In H.G. Wells and Animals, A Troubling Legacy, I struggled to reconcile the seemingly pro-animal themes of Wells’ famous stories with his own defense of vivisection later in life. In Wells’ 1928 essay Popular Feeling and the Advancement of Science. Anti-Vivisection, transcribed here, he details his own personal views on vivisection.
H.G. Wells’ 1896 novel The Island of Doctor Moreau is remembered as a powerful attack on vivisection, yet he himself would come to defend the practice later in life. How can we resolve the paradox between the strong pro-animal themes of Wells’ famous stories, and his own callousness toward animals harmed in the name of science?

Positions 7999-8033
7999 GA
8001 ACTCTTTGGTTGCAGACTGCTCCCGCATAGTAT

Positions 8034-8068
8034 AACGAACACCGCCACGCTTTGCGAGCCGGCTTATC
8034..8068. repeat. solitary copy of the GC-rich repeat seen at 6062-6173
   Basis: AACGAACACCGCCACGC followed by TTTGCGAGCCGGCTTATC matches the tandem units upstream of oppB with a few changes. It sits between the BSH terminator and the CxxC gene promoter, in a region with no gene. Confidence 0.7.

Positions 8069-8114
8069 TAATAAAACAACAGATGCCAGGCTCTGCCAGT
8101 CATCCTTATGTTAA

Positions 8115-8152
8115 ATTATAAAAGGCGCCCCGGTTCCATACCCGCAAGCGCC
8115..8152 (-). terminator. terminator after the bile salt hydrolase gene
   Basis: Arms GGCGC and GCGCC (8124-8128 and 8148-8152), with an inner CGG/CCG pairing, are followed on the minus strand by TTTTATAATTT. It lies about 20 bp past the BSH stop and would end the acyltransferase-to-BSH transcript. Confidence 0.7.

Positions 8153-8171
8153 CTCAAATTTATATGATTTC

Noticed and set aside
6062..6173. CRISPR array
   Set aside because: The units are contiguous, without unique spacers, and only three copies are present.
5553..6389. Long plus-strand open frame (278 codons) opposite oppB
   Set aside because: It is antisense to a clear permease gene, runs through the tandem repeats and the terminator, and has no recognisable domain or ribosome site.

Whether she silently took part in skinning and dissecting a companion animal—something that would cause her immense psychological pain—or stood against the practice and further alienated herself from the other students, she was facing trauma either way.
The biomedical research community has already agreed in principle that scientific use of animals should be subject to rigorous scientific review… If the practices and regulations… were changed or amended so that scientific use of animals were to be conducted in an improved and strict manner regarding the welfare of animals, we believe that animal advocates would agree not to interfere with such research or specifically object to it through targeted campaigns.